Know the residents individually: This involves personal history, employment, hobbies, interests and culture.
Always have a plan B, C, D, E, F, G because things never go as planned.
In conclusion, I think this new concept of dementia care focuses on the strengths and abilities of people with dementia rather than their condition. Montessori programs provide individuals the opportunity to engage the five senses, such as touch, sight, smell, taste and sound, and stimulate their minds. As success is easily achieved, people are encouraged to focus on tasks at hand. This creates a sense of security and high self-esteem, which contributes to the attainment of a life full of purpose and meaning.
Hazel Dompreh is currently a Diversional/Recreational Therapist at a nursing home in New South Wales, Australia.
For Australians aged 65 and older, dementia has been identified as the third leading cause of disability and its prevalence is expected to rise as the population ages. Among this age group, roughly nine percent are living with dementia and among those aged 85 and older, the percentage increases to nearly 30 percent. As a disorder, the risk for dementia increases as an individual ages and it is expected that cases may increase to as many as 900,000 among older adults in Australia by the year 2050.
Dementia is not considered a single specific disease, but rather describes a series of symptoms associated with more than 100 different diseases.The symptom most commonly associated with dementia is impaired brain function, which often manifests as problems with language, memory, perception, personality, and/or cognitive skills. Typically, the decline in brain function that is the hallmark of dementia is significant enough to create challenges in daily living.
In Australia in 2010, dementia was the third leading cause of death overall and among adults aged 65 and over, it was the leading cause of morbidity. From a structural perspective, there are many barriers to the provision of quality care for older adults living with dementia in Australia. It has been estimated that by the year 2029, there could be a shortage of more than 150,000 caregivers for those living with this disorder – a bleak prospect when considering the projected rise in those diagnosed. Additionally, it is estimated that the costs of care to the healthcare system associated with dementia will arise and reach nearly one percent of Australia’s GDP in the next 20 years.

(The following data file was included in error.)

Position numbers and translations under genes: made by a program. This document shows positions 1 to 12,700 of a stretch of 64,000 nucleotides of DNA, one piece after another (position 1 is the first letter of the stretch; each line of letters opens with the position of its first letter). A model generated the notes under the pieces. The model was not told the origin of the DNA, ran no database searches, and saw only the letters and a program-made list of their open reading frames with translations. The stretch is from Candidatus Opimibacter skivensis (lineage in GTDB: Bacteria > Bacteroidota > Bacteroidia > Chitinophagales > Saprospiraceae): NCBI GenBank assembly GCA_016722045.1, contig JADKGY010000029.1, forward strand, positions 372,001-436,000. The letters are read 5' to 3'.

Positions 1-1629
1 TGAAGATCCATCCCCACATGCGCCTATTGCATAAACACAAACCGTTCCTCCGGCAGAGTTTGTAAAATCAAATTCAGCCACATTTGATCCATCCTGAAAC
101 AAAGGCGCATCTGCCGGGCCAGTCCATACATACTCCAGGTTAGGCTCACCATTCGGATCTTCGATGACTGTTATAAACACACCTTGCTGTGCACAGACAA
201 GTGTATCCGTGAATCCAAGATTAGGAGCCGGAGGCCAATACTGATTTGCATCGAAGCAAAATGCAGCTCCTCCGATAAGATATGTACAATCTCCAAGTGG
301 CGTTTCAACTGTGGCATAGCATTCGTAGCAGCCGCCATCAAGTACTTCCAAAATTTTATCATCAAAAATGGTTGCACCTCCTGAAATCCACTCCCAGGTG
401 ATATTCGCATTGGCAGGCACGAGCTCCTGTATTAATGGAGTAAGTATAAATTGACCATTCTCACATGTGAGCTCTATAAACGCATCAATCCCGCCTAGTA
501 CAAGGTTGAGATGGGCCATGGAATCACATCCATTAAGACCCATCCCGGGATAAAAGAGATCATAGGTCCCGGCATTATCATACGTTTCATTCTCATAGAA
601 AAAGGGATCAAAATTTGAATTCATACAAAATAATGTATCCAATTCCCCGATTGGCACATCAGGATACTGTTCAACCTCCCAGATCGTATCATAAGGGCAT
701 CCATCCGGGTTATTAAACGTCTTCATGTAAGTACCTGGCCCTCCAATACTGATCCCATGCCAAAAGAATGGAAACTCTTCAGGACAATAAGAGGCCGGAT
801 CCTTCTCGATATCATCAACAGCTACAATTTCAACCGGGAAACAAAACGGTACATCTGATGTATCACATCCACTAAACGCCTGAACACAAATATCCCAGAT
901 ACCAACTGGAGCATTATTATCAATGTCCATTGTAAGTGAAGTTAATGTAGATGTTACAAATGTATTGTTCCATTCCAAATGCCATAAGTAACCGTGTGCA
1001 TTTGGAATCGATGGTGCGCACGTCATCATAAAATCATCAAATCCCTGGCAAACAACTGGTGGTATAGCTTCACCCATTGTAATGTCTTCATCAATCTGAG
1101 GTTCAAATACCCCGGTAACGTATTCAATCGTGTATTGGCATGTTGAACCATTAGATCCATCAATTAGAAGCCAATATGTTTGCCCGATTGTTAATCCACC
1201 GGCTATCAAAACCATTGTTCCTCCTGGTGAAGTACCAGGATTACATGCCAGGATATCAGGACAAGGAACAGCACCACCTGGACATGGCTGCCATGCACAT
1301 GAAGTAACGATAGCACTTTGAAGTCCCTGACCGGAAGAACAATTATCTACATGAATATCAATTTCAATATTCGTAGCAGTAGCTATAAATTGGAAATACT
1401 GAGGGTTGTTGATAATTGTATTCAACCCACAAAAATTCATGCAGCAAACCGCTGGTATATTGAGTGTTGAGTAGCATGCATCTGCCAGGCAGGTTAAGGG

Among Australia’s indigenous groups, the risk for dementia is higher than the general population. Research has suggested that the prevalence of dementia among “remote and rural indigenous people” could be nearly four to five times higher than the general population. For individuals aged 45 and older among indigenous groups, dementia prevalence was 12.4 percent compared to 2.6 percent compared to 2.6% in the broader Australian population. Research has also shown that among indigenous groups, dementia tends to be higher among males while the rate is generally higher among females in the overall population.
The Australian government has recognized the importance of addressing dementia risk among the aging population. In 2012, the Australian Health Ministers included dementia as the ninth National Health Priority Area and it is the newest health issue to be added. By including dementia as a priority area, it is recognized as a significant issue of concern for the Australian population and allows for more concerted, focused efforts to combat its effects. Continued efforts and prioritization will be necessary to ensure older adults in Australia, particularly those living with dementia, may continue to age while experiencing improved quality of life.
Diana Kingsbury is a PhD student and graduate assistant in prevention science at the Kent State University College of Public Health.